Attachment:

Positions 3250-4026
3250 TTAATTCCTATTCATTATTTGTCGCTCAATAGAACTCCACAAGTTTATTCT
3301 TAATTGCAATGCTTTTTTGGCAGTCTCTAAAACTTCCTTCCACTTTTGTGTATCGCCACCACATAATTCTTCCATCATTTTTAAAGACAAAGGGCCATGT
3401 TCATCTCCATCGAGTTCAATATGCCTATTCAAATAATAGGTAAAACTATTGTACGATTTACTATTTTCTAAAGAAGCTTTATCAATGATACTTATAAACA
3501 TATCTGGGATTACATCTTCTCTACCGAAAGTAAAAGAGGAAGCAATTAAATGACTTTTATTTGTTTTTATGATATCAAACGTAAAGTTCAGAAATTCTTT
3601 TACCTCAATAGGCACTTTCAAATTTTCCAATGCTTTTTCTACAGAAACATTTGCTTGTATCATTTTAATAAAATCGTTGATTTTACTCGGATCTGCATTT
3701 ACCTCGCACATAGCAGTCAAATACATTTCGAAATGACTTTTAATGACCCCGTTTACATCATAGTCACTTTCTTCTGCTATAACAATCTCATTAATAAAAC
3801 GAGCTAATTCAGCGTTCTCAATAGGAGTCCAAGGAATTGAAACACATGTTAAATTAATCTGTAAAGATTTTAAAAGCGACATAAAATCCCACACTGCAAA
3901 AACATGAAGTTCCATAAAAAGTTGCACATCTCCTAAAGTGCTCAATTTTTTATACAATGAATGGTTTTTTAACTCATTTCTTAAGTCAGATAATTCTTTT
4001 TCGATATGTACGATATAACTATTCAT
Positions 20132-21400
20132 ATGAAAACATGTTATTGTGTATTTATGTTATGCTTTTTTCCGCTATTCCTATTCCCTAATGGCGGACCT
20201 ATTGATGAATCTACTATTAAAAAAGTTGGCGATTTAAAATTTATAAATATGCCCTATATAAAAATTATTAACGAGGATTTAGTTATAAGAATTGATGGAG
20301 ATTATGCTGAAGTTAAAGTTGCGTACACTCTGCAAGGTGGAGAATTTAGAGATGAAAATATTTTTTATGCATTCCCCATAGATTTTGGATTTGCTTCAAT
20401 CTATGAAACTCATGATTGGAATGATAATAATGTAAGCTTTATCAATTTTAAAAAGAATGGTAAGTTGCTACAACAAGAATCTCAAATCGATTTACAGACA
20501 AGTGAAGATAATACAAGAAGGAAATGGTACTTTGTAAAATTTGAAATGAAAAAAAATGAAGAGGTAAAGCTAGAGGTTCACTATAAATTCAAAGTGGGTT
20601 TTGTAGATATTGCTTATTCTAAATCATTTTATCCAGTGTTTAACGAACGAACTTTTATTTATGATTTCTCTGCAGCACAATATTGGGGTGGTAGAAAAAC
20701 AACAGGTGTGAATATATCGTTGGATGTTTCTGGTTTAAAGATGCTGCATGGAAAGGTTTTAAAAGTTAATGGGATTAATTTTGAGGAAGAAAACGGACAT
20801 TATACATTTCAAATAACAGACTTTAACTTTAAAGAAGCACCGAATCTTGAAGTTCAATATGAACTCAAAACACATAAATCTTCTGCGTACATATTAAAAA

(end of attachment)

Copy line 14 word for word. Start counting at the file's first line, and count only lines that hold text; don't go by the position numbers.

20301 ATTATGCTGAAGTTAAAGTTGCGTACACTCTGCAAGGTGGAGAATTTAGAGATGAAAATATTTTTTATGCATTCCCCATAGATTTTGGATTTGCTTCAAT